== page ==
So Quentin is good, on his way to a 25-90 season I figure, with at least a .900 OPS. He's currently got a .996 OPS, but it's a bit too early to start anointing him a top-10 guy in the category. It is, after all, only a month of action, and while he does bring plate discipline, I don't think he'll be able to sustain having walked more times than he's struck out. As for Owens, he's perfectly healthy, doing his stolen base thing for Triple-A Charlotte. There's little question Owens can help a fantasy team, and a real one as well, and the White Sox are going to promote him back to the big club at some point. He's a nice fourth outfielder. If he were to swipe 50 bases, it would be extremely valuable in fantasy. I no longer think that will happen. Quentin's got this job for as long as he wants.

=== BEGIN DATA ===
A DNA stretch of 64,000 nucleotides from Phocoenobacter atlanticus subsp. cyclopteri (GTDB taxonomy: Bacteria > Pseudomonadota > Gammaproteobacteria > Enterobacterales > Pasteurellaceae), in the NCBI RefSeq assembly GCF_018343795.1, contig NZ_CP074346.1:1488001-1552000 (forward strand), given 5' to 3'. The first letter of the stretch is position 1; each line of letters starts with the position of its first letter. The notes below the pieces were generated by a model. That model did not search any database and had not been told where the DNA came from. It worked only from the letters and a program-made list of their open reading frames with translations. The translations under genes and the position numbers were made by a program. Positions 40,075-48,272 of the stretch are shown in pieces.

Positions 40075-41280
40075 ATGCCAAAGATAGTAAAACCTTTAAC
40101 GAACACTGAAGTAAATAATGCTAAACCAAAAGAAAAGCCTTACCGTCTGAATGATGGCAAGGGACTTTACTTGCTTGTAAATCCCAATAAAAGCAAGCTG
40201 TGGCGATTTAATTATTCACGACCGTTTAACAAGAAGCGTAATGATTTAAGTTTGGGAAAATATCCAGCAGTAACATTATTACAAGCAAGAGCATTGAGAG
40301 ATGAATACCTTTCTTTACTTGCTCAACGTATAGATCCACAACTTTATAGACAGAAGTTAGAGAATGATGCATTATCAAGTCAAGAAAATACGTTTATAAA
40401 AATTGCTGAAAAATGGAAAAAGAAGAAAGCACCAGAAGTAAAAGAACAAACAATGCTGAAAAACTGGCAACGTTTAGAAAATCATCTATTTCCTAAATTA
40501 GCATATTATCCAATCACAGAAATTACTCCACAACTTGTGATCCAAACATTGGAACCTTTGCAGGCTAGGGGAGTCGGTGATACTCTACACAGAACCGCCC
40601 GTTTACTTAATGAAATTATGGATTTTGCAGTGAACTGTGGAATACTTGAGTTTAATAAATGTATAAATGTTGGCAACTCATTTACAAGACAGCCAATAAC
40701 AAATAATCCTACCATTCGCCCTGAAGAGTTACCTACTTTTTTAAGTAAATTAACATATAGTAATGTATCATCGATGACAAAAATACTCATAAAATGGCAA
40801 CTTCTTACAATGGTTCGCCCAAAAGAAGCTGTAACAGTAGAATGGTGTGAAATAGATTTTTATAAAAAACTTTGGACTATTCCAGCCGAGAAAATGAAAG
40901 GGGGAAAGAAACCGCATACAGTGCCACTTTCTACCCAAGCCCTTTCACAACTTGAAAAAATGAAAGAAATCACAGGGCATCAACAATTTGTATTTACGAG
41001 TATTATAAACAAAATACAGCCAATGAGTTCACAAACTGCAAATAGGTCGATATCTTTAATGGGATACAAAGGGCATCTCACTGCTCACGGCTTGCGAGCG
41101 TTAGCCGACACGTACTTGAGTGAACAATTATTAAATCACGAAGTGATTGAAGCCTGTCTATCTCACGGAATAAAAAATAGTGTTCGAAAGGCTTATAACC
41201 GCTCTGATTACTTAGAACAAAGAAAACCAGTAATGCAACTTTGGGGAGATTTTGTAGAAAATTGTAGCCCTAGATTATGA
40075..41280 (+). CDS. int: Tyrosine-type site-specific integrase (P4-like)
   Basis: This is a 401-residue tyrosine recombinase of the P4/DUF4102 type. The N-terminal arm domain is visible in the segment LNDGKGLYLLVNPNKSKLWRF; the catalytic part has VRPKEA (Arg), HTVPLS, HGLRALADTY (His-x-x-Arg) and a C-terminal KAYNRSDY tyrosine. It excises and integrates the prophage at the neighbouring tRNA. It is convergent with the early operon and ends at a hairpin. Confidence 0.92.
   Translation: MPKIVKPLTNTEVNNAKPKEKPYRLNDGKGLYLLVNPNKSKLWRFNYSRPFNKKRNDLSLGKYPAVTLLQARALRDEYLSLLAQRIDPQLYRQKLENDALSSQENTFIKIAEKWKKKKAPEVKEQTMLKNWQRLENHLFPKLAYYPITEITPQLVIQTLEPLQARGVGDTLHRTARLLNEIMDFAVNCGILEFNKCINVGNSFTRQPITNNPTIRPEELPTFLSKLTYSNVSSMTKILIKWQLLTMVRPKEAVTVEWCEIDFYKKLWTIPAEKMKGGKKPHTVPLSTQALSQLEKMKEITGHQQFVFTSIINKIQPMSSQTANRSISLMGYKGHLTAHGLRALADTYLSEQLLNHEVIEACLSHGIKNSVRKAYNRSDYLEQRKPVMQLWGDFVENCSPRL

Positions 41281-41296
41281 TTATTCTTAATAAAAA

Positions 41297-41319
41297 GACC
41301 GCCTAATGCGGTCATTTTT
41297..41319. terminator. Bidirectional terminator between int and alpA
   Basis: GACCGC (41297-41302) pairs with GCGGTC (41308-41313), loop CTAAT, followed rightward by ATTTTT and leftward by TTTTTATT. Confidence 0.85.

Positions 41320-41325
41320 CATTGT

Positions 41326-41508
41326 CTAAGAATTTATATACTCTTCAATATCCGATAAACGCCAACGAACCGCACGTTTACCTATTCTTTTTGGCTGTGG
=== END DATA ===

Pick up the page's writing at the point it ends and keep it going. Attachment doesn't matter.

Who are some other surprises among the top 20 OPS leaders? Glad you asked. Here we go.

Josh Willingham, OF, Marlins: I've compared Willingham to Pat Burrell before, but the fact is Willingham, while similar afoot, had never drawn walks at a high rate. Willingham was once a catcher, Burrell was drafted at third base and moved to first base then left field, but Burrell has had some really big seasons, like the current one. He's third in OPS. Willingham is eighth, with basically the same stats as Manny Ramirez, who we've seen looks reborn. Willingham is not a low-average hitter; his career mark is .275. I expect he'll end up around there, with around 30 homers and 100 RBIs, and an OPS in the .900 range. Still, that's a good year.